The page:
Personally speaking

A quick fix approach to assessing teacher training will not serve the nation well and will represent poor value for taxpayers' money
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The Independent Online
Crisis point has been reached in relations between the government agencies responsible for teacher training and the institutions that train the nation's teachers.

In fact, a boycott is threatened. Angered by education inspectors' attempts to rerun some inspections of primary teacher training, the Committee of Vice-Chancellors and Principals has called on its members not to co-operate with their inspections.

Absurd deadlines for the production of material needed for inspections of secondary teacher training have added fuel to the fire. Now comes news that the teacher training agency has savaged the final report of the joint planning group, established last year to agree the broad framework for a single quality-assurance agency for the whole of higher education in the United Kingdom.

The final report of the joint planning group is not to everyone's liking. But the vice-chancellors have accepted it in principle, not least because it seeks to preserve university autonomy (especially in the realm of academic standards) and something of the notion of self-regulation.

That is precisely why the teaching training agency has rejected it. While the agency recognises that quality and standards are in the hands of those who manage and deliver higher education, it believes the report is too heavily weighted towards the interests of the providers.

It wants to see a quality-assurance system that preserves its own role in directing quality, standards, recruitment and development within the teaching profession.

The agency's own quality-assurance model was unveiled at the beginning of September, when it launched - together with Ofsted - a draft framework for assessing standards of teacher training. Two weeks later, Ofsted and the teacher training agency went to the trouble of holding a three-hour consultation with those involved in initial teacher training. Neither the answers they gave, nor the document itself, inspire confidence that the agency or Ofsted have really thought through what they are trying to do.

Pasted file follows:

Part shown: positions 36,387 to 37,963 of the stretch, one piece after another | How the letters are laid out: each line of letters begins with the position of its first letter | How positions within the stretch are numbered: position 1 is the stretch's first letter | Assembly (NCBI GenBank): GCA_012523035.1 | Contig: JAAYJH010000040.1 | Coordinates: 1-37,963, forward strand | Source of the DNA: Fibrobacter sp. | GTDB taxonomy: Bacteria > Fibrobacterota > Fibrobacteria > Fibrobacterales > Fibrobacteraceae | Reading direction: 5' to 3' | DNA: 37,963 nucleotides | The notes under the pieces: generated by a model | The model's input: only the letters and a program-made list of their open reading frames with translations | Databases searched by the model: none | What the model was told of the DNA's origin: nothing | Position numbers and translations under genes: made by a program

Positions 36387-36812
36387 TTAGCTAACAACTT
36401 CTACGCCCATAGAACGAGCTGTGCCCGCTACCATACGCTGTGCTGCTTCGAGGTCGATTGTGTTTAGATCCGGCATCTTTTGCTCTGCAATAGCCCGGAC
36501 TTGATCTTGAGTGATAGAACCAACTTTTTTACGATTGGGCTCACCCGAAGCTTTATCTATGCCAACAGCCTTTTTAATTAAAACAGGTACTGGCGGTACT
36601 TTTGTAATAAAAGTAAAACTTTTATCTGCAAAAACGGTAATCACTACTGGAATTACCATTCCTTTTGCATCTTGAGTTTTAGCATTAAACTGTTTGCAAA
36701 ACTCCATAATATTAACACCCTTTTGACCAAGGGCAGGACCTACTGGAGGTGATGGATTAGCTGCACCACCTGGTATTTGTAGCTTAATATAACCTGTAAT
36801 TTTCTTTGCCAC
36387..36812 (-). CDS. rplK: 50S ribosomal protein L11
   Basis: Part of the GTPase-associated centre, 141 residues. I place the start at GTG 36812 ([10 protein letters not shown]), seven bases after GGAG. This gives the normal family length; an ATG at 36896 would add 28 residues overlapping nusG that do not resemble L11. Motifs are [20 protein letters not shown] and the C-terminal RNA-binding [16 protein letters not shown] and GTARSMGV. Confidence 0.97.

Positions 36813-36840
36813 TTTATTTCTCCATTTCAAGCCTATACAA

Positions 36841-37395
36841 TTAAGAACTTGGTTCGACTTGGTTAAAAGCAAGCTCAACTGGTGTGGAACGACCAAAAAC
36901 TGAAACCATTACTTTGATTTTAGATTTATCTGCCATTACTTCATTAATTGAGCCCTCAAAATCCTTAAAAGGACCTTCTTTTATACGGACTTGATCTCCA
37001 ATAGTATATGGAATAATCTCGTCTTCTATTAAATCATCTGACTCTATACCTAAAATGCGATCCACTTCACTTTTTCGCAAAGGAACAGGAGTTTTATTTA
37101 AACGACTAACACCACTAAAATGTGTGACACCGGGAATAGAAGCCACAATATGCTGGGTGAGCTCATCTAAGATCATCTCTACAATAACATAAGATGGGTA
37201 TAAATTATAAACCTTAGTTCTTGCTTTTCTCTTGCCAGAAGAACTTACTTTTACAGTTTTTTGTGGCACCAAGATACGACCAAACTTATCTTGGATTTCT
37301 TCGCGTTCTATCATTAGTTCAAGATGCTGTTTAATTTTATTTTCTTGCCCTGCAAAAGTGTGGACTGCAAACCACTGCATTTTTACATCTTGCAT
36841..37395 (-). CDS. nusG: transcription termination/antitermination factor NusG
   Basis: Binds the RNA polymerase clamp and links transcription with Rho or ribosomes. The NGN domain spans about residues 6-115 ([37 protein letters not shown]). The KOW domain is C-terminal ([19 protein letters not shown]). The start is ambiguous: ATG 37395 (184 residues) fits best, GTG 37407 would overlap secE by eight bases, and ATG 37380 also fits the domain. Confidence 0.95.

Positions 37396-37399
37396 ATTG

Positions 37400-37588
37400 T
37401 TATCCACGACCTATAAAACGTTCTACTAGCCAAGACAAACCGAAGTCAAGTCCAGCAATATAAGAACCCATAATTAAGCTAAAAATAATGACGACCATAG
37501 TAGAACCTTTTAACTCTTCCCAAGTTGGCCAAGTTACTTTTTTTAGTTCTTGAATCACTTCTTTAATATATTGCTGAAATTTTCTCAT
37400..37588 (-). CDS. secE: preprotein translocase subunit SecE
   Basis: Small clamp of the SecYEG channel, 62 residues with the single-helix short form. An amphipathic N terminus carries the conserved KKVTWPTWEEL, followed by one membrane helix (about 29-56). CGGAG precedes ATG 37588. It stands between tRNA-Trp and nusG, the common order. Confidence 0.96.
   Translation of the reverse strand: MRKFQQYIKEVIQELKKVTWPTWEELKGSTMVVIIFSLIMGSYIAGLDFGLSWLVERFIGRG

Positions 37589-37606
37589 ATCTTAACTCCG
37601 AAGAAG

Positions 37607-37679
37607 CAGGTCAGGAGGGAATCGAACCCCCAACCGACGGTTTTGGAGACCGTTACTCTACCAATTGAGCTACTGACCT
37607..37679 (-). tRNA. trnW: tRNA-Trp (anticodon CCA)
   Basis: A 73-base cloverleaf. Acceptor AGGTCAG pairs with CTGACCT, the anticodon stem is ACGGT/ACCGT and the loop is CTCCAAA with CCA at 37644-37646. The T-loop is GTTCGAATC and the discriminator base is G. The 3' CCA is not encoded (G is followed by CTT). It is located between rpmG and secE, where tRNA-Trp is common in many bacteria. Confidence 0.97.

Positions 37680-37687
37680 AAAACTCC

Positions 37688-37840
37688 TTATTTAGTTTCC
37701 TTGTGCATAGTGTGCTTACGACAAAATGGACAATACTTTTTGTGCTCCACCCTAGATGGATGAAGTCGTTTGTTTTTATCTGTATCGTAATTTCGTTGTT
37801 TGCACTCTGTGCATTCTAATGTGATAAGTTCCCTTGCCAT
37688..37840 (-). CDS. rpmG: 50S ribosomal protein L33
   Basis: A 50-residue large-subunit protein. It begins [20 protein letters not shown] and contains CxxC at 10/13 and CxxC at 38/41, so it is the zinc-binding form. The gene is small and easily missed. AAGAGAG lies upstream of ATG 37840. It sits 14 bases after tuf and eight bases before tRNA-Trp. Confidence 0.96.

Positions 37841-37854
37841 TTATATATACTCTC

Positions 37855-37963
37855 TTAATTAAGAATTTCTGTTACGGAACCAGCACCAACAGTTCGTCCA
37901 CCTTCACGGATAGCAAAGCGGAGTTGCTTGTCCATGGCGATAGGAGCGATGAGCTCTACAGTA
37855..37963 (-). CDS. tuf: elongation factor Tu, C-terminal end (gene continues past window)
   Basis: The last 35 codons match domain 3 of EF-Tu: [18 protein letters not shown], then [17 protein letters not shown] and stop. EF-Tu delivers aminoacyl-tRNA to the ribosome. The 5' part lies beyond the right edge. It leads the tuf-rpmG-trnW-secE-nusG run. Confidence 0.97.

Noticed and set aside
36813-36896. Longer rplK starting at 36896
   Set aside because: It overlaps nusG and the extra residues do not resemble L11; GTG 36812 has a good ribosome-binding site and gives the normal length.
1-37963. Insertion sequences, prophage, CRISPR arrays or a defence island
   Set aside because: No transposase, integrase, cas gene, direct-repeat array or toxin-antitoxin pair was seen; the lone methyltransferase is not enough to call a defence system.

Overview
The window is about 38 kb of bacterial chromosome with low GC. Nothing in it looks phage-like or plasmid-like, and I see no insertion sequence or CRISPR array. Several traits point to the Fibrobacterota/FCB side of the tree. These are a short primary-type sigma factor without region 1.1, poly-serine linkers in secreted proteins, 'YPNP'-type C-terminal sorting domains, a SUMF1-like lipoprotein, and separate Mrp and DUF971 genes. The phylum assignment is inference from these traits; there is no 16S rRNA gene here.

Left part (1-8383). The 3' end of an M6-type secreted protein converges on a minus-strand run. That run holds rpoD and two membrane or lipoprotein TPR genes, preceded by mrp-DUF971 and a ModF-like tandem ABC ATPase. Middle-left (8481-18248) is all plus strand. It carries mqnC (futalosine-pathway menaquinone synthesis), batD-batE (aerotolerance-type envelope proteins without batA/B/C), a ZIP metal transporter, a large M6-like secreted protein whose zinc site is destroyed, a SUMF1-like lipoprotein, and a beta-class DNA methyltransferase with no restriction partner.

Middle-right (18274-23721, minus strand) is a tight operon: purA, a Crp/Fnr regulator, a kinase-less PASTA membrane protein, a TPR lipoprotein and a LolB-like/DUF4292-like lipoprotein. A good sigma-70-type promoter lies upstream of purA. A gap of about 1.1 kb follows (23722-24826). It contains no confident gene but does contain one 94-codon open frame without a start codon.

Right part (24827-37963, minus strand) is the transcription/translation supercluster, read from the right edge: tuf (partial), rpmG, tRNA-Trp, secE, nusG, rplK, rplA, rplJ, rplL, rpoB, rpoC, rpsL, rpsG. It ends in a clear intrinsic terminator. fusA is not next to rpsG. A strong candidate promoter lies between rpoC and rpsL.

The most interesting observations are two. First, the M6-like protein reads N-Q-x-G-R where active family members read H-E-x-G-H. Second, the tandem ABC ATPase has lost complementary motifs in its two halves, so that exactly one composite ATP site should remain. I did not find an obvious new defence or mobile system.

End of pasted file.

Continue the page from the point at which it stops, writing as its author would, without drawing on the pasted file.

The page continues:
The framework seeks to measure "quality" and "standards", but nowhere are these key terms defined. The word "good" occurs frequently: for example, teaching competence is to be assessed by reference, inter alia, to the extent to which newly qualified teachers achieve "a good standard of discipline", or to which they make "good use" of information technology. But what is "a good standard of discipline"? The framework has no answer.

The section dealing with the selection and quality of student intake is, however, revealing in a manner that was, perhaps, unintended. Inspectors will be looking for evidence that "high-calibre entrants of both sexes" are recruited to initial teacher training. Further on, we learn that "high calibre" means A-level scores and degree class. The possibility of recruiting mature students with non-standard qualifications (those, for instance, who have spent many years in industry and who have a natural flair for teaching their subject at secondary level) seems not to have occurred to those who drafted the framework, while the reliance on degree class, without specifying appropriateness of degree or performance in individual components, is reflective of the unthinking approach that permeates the entire document. "Both sexes" is fine, but what about ethnic minorities?

In short, the draft framework - unlike the joint planning group report - is not "mission sensitive", and is not meant to be. Teacher training institutions which have historically prided themselves on their ability to attract, as potential teachers, those with limited specialist academic credentials but who none the less possess other qualities that fit them well as school teachers, have found little comfort in the framework, which exudes outmoded elitism.

Reading it, and attending the consultation, left me depressed rather than angry. Its "quick fix" approach to assessing teacher training will not serve the nation well, and an assessment regime based upon it will represent poor value for taxpayers' money.

Clearly, there is some fence-mending to be done between teacher training institutions and the teacher training agency and Ofsted. This will be made much easier once Ofsted and the agency publicly abandon the presumption that they should be recognised as the ultimate arbiters of quality and standards in teacher training, and once they realise that a genuine partnership is needed with those who train the nation's teachers.

Professor Alderman is head of the academic development and quality assurance unit at Middlesex University.